After the death of her husband, New Yorker Marnie Minervini (Susan Sarandon) has moved out to LA to be closer to her scriptwriter daughter, Lori (Rose Byrne). This is not something Lori appreciates, as Marnie calls her constantly to narrate her day in between dropping around uninvited to check up on things (thanks to a recent relationship break-up, things are not going well). Marnie is just self-aware enough and bubbly enough to make Lori feel bad about pushing her away, while Marnie – extremely cashed-up after her bereavement – starts to help near-strangers as a way of filling her time.
Writer-director Lorene Scafaria wisely chooses to delve into her characters rather than playing out their situation for big laughs or high drama, letting Marnie’s past (she’s clearly lost the love of her life) and her current loneliness add a richness to her constant, very funny, occasionally infuriating babble. Being played by Susan Sarandon doesn’t hurt, while Byrne manages to make even burnt out struggle seem funny. It’s a comedy where the people come first, and they come first to each other too; there’s a lot of love in this film that helps damp down the urge to throttle Marnie when she goes too far yet again.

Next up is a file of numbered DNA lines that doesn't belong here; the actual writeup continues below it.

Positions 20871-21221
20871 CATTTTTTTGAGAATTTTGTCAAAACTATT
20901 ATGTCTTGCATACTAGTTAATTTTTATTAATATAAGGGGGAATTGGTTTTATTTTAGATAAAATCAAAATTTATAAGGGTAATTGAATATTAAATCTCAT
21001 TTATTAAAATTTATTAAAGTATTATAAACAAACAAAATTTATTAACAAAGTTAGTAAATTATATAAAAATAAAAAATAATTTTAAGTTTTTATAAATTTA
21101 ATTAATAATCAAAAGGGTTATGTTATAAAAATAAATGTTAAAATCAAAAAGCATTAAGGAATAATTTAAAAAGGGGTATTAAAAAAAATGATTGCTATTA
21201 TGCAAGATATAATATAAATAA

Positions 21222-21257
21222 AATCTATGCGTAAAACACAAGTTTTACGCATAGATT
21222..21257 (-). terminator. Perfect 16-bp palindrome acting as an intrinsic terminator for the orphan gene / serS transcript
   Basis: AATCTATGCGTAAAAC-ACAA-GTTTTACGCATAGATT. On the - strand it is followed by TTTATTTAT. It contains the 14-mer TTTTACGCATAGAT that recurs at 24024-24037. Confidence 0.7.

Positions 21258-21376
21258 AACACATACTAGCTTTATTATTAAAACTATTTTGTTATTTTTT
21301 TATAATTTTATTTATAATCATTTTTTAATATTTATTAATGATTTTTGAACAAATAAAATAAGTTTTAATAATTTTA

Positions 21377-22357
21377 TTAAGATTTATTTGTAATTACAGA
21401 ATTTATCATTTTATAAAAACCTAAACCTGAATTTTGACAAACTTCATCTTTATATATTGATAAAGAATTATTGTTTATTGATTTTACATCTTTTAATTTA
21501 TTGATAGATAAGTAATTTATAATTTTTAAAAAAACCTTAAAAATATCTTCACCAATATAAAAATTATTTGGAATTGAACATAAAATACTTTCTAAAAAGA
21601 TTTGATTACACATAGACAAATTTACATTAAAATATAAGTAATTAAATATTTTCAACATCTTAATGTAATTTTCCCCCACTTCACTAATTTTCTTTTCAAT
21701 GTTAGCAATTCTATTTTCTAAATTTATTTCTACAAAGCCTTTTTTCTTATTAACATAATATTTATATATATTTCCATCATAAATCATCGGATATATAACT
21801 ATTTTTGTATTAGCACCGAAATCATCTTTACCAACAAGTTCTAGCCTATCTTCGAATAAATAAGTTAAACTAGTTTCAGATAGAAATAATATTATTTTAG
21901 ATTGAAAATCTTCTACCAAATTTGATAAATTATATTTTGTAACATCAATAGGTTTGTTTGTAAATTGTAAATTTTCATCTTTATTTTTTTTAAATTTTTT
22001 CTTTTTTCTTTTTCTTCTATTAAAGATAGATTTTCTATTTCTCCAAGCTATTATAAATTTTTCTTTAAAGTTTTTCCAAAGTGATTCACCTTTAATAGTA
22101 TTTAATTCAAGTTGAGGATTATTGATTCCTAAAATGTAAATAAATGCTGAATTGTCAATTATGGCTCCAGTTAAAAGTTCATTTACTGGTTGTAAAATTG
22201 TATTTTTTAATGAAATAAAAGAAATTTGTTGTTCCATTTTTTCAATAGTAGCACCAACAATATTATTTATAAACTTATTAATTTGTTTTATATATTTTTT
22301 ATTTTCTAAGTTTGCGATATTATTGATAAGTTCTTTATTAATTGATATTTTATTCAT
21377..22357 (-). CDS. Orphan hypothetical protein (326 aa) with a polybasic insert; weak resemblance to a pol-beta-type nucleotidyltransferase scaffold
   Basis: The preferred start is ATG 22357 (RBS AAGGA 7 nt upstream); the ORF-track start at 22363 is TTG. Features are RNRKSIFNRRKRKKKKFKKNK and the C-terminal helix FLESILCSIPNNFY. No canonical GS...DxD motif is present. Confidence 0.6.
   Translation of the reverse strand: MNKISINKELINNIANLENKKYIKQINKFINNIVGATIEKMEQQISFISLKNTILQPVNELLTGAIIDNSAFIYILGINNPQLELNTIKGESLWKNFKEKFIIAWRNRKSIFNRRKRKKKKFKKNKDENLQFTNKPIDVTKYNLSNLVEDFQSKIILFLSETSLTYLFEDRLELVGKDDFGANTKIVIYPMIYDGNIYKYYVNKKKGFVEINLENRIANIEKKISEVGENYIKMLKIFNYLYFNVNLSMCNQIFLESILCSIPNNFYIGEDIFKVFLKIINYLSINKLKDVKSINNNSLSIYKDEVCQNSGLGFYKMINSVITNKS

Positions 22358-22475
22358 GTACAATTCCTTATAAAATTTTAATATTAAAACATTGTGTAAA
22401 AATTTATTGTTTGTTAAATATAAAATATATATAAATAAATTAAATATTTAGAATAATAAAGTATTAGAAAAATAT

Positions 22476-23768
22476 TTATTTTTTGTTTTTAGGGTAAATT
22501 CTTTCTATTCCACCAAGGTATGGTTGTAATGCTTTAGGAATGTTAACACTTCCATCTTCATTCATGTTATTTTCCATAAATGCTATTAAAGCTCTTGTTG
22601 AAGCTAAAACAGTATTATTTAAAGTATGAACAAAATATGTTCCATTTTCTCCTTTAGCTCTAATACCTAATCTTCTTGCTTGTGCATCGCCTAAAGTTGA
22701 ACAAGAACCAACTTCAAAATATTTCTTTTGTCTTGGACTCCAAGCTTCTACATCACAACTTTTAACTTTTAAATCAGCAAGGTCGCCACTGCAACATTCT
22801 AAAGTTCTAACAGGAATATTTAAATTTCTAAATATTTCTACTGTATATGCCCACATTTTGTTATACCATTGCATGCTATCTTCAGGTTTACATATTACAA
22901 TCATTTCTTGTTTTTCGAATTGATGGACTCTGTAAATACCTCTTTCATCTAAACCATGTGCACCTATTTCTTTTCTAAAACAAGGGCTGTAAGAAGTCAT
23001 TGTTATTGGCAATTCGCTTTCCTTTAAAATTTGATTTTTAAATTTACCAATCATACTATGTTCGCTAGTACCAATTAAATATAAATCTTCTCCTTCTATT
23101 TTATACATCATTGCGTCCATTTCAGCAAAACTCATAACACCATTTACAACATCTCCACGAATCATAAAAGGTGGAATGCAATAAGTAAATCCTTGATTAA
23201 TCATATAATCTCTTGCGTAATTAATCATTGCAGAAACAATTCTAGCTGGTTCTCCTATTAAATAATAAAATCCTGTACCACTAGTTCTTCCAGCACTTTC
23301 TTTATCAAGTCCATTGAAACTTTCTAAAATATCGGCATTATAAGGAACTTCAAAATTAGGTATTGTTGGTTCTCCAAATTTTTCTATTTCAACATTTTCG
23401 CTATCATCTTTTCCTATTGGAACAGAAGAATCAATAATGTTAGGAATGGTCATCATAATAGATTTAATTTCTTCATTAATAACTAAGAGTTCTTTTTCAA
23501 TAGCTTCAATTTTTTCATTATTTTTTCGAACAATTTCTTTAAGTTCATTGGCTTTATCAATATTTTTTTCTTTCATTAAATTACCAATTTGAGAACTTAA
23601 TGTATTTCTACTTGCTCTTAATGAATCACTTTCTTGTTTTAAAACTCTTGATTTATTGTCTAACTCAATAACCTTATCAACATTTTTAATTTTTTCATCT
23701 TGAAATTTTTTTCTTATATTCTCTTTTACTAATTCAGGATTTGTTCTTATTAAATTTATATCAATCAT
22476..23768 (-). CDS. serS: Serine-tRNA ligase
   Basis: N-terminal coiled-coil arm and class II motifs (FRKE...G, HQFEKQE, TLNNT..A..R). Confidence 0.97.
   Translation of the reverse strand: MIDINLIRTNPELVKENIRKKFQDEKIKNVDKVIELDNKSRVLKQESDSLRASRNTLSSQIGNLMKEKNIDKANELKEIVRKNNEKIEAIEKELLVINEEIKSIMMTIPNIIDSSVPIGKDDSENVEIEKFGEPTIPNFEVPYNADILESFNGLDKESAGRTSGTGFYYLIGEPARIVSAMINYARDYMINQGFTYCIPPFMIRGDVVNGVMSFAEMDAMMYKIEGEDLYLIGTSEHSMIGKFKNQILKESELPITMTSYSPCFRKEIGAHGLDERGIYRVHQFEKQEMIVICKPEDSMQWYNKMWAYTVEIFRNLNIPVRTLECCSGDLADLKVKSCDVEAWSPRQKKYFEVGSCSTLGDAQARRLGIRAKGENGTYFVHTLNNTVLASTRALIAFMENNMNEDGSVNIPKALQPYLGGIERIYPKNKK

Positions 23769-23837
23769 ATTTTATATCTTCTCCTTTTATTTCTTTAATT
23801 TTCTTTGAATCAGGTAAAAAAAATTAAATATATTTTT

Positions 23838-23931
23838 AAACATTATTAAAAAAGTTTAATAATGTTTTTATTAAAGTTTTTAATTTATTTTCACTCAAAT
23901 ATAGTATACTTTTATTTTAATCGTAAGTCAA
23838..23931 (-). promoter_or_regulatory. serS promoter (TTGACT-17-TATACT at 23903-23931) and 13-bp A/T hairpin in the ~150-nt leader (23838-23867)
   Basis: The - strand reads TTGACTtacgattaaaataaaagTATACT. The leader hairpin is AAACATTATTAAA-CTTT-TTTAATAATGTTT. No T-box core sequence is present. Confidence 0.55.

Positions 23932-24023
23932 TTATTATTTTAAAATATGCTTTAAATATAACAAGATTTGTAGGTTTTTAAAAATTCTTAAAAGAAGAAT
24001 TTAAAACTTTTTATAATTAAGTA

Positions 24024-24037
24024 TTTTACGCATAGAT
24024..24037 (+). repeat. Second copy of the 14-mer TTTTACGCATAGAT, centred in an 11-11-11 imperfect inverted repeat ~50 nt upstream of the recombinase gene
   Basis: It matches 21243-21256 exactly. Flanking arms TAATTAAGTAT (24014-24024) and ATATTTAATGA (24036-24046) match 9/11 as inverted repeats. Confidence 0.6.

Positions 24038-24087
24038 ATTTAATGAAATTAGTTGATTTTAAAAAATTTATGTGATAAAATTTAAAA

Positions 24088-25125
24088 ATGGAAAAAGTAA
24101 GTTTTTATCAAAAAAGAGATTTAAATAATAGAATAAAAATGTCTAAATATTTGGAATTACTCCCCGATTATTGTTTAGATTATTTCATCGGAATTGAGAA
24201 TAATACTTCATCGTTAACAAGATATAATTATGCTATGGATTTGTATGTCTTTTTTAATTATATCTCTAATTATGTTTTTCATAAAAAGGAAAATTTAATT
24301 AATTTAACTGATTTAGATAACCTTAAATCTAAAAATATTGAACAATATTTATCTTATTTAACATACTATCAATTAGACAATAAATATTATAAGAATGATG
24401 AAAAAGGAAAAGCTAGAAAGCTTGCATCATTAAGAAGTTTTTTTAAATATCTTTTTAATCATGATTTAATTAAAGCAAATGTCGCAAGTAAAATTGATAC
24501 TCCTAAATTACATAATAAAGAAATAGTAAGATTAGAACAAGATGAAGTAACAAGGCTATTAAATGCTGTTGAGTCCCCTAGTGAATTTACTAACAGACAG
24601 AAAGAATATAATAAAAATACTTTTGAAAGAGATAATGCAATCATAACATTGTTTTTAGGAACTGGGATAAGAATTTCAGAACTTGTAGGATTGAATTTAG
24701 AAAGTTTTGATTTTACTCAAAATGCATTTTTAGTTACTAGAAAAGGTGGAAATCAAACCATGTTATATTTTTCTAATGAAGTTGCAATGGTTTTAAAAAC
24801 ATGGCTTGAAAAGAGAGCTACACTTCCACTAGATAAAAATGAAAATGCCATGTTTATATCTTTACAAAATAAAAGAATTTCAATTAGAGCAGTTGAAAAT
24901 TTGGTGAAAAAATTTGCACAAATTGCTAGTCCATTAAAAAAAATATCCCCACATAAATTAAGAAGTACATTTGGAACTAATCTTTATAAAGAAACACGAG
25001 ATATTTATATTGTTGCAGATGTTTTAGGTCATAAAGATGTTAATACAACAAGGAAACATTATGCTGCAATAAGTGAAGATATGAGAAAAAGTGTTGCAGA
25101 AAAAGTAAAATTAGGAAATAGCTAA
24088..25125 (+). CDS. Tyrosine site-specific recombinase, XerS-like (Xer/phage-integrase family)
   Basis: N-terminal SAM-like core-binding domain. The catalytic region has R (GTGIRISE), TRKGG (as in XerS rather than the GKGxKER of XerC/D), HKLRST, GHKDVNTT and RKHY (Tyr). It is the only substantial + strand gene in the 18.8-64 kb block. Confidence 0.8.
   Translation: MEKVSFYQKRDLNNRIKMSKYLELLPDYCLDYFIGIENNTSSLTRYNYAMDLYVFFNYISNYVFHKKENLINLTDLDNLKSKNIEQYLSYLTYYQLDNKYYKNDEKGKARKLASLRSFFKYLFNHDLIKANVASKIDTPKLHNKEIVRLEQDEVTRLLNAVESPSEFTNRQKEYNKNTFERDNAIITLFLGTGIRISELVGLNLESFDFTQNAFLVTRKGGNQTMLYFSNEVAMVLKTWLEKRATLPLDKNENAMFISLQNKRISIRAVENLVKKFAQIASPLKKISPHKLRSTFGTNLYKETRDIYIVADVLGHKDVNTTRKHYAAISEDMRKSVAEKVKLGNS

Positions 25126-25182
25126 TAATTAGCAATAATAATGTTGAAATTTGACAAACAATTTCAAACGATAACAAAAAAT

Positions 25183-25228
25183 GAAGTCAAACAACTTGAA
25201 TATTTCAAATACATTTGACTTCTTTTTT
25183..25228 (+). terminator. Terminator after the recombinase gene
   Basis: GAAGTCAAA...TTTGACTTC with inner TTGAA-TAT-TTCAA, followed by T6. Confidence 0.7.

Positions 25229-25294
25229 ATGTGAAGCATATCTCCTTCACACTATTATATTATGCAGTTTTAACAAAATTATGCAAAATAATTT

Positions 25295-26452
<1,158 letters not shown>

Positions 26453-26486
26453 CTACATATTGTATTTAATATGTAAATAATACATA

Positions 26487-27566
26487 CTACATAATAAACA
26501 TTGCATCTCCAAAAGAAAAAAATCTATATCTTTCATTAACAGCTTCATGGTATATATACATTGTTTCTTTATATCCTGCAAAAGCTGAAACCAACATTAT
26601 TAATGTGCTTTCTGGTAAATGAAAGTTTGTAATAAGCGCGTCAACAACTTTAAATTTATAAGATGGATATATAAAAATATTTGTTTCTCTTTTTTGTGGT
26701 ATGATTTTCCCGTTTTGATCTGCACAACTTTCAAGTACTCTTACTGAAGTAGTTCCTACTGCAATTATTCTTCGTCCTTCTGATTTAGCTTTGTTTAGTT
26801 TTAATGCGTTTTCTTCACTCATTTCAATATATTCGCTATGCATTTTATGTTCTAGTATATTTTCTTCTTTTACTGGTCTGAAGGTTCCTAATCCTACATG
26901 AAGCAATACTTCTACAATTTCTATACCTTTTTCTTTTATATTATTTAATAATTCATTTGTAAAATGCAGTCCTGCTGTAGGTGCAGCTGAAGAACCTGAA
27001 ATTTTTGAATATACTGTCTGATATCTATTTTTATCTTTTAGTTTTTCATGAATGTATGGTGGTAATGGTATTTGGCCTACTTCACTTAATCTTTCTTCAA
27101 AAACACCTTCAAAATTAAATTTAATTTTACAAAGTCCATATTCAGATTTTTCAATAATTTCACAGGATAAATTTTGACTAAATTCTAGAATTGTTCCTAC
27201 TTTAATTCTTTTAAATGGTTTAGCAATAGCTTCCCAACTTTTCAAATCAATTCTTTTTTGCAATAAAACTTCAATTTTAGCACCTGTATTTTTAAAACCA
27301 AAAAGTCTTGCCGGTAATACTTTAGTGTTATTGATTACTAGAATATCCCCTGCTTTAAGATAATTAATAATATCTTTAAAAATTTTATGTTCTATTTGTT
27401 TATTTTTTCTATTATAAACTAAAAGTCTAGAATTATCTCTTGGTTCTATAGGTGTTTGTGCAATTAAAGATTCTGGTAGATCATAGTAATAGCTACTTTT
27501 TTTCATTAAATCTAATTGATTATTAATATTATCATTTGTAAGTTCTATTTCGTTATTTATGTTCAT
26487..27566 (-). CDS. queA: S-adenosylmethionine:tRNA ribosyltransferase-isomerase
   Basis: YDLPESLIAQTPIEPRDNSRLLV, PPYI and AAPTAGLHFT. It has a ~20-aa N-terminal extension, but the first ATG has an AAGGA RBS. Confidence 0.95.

Reviewed by Anthony Morris